The two days of Rosh Hashanah threatened to confuse the calculations, since it would be perfectly natural and understandable for people to treat them like normal months, and to start counting the days of Tishri from the second day of the festival rather than the first. This could ultimately lead people to observe Yom Kippur and Sukkot on the wrong dates, and to treat the actual holy days as profane weekdays--with all the dreadful religious repercussions that would ensue if their prohibitions were inadvertently violated!
The probability of such catastrophic confusion would be increased drastically if the New Moon were to be given prominent billing in the Rosh Hashanah prayers. Hence, argued Rabbi Isaac's opponents, it was more prudent to stick as close as possible to the talmudic policy of concealing the Rosh Ḥodesh of Tishri under the obscure rubric of the "memorial."
An inquiry was eventually submitted to the leading authority of the next generation, Rabbi Solomon ben Isaac of Troyes—Rashi. Rashi was himself a disciple of both Rabbi Isaac Hallevi and Rabbi Jacob ben Yakar. Evidently, his questioners were hopeful of obtaining from him reliable versions of Rabbi Isaac Hallevi's position on this question, and they also wanted Rashi to issue a definitive ruling in the dispute.
Rashi reported diplomatically that even though Rabbi Jacob did not institute the recitation of the New Moon texts in the service, this should not be interpreted as a fundamental disagreement with Rabbi Isaac or the Talmud. Rashi was reluctant to accept the prospect that his revered teachers were actually involved in an overt dispute. He recalled that Rabbi Jacob was a humble soul who treated himself as "a doormat to be trodden upon," and hence it would have been out of character for him to take a confrontational stand on the matter. Therefore Rabbi Jacob's silence on the matter should not be perceived as open opposition to Rabbi Isaac's practice.
After all, the talmudic discussion had not been concerned with the recitation of biblical passages, but only with the wording of the blessings in the Musaf service. During his student days, Rashi himself had never thought to ask his teacher Rabbi Isaac about reciting the scriptural verses, since he was completely unfamiliar with the existence of such a practice on any festival.
Before holiday prayer books became easily available, worshipers would usually have to rely on their own memories when reciting their prayers; under those circumstances, Rashi explained, while it might be reasonable to expect people to memorize the appropriate texts for Sabbath and New Moon, which occur quite frequently, it would impose excessive demands on their memories to also learn the texts related to the once-a-year festivals. Hence those passages had never been incorporated into the original liturgy.
It was only later, after he was persuaded by the venerable cantor Rabbi Meir bar Isaac of Worms that it was advisable to enumerate the relevant biblical passages as part of the Musaf prayers, that Rashi decided to adopt that practice himself, even with respect to the New Moon passages, in accordance with the custom of Rabbi Isaac Hallevi.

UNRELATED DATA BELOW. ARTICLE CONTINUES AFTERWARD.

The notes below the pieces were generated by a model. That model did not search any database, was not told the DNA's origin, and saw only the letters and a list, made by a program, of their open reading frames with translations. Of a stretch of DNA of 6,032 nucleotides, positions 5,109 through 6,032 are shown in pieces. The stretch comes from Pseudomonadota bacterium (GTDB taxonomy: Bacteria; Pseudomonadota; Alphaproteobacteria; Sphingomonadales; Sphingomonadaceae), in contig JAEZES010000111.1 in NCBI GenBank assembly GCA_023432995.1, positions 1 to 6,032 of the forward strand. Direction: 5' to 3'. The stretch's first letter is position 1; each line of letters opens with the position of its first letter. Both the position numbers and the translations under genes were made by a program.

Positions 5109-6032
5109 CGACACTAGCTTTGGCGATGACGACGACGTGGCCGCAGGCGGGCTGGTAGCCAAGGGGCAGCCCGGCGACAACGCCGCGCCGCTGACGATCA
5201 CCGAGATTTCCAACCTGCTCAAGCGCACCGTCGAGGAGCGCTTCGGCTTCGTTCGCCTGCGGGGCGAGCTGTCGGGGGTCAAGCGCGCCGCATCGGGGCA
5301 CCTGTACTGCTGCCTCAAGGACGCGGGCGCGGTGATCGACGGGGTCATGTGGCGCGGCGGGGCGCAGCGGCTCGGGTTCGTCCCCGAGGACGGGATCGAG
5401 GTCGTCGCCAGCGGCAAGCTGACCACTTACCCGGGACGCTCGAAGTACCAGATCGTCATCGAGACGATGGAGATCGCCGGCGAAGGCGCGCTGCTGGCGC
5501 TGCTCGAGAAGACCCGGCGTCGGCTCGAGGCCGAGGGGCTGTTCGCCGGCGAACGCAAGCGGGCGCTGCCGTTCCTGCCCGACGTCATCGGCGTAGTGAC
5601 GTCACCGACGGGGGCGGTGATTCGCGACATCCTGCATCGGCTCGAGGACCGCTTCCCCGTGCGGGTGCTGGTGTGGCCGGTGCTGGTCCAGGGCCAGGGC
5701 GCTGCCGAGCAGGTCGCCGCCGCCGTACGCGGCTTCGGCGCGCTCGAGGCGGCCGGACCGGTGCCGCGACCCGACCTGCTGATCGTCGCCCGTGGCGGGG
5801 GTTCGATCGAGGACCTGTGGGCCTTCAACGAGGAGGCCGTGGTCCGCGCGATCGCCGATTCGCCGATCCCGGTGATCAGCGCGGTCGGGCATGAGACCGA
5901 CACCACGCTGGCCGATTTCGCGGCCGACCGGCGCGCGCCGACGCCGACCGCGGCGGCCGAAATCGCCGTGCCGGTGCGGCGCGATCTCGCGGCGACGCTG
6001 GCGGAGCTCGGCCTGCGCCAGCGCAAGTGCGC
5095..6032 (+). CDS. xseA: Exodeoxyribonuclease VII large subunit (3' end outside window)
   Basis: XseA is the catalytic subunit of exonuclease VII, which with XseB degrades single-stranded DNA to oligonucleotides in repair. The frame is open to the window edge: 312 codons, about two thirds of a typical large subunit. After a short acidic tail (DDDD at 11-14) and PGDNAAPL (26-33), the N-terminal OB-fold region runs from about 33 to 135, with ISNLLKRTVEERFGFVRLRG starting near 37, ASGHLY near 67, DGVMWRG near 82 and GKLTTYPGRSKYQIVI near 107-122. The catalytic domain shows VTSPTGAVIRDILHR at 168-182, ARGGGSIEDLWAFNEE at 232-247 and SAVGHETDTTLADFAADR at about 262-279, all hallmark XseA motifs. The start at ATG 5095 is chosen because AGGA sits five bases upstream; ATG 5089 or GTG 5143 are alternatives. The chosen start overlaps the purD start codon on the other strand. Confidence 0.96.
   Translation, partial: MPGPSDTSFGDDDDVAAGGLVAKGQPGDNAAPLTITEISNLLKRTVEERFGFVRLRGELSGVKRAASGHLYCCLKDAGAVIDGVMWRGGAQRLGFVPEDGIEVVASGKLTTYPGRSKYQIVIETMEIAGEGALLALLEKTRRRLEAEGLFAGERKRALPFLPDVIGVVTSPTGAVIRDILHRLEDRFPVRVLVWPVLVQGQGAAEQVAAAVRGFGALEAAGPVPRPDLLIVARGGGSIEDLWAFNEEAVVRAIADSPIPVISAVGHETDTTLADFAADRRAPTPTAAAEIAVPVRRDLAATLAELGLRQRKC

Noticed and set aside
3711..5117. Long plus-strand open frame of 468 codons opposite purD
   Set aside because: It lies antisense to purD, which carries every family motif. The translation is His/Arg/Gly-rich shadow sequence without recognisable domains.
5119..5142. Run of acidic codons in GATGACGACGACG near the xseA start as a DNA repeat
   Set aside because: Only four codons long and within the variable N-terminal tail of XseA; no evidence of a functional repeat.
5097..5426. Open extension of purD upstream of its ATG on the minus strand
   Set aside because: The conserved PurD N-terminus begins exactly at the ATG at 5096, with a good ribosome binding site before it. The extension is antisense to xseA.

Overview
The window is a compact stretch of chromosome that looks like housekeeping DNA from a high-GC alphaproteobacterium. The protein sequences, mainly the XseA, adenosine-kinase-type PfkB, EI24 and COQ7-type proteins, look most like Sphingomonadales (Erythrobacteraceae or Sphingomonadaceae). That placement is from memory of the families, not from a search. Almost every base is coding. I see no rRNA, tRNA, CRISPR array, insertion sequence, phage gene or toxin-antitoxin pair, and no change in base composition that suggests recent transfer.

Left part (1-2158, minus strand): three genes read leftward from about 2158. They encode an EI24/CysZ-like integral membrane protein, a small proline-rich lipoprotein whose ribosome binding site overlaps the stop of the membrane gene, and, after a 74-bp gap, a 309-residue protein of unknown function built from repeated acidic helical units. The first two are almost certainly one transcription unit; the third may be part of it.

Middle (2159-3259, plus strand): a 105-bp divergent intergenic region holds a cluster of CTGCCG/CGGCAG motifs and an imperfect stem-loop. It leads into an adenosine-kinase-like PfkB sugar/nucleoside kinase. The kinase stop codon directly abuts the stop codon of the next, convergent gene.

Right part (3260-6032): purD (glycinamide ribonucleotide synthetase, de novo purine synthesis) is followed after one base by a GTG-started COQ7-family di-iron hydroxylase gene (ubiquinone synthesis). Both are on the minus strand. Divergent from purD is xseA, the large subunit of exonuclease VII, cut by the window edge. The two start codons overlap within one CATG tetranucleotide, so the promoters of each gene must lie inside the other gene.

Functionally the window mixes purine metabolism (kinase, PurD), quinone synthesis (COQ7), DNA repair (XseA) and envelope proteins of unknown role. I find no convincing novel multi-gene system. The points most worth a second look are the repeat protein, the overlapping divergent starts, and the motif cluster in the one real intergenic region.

Rashi suggested that when post-talmudic communities first instituted the recitation of the festival verses, they mistakenly excluded the New Moon passage because they had misunderstood the context of the Talmud's exchange on the topic.
He also dismissed the argument about the ruinous consequences that might result from miscalculating the dates of the festivals. If that was a real concern, then the sages of the Talmud would have raised it explicitly in their examination of the question.
At any rate, in spite of Rashi's plausible and elegant arguments, his preferred solution did not take root in the French or German Jewish communities. What emerged as the characteristic Ashkenazic practice was precisely the hybrid position that Rashi had rejected: the biblical texts about the sacrifices are included in in the Musaf service, but the New Moon is excluded other than through indirect allusions.
This contrarian position was defended by Rashi's grandson Rabbi Jacob Tam. Rabbenu Tam's insistence on full recitation of the sacrifice texts stemmed from his conviction that the essence of the Musaf prayer service is as a verbal substitute for the sacrificial services. Nonetheless, he felt that there was no need to include the separate paragraph about the New Moon sacrifices, seeing that they are mentioned obliquely when the cited Torah text states that the Rosh Hashanah offerings should be brought "beside the burnt offering of the month" (Numbers 29:6). However, some authorities, including the "sages of Mainz," objected that even this was too explicit a recognition of the New Moon on Rosh Hashanah.
Assorted reasons were adduced for this attitude. Several commentators cited the talmudic interpretation of Psalms 81:4 that stressed the character of Rosh Ḥodesh as a day of "hiddenness." They explained that the expression referred not only to the obvious fact that the new moon is now reappearing from its celestial concealment, but it also implied that we should be striving as much as possible to "hide" the Rosh Ḥodesh from the words of the liturgy. Some writers grounded this peculiar attitude in the well-known talmudic legend about how the Almighty had punished the moon for trying to overextend its domain at the time of the creation. That association, they argued, was an inappropriate one to mention on the day of judgment when the world is begging for divine forgiveness.
Howsoever we might (or might not) choose to recall Rosh Ḥodesh in our prayers, the moon’s renewal is surely a fitting symbol for the spiritual renewal that we strive for at this momentous time of the year.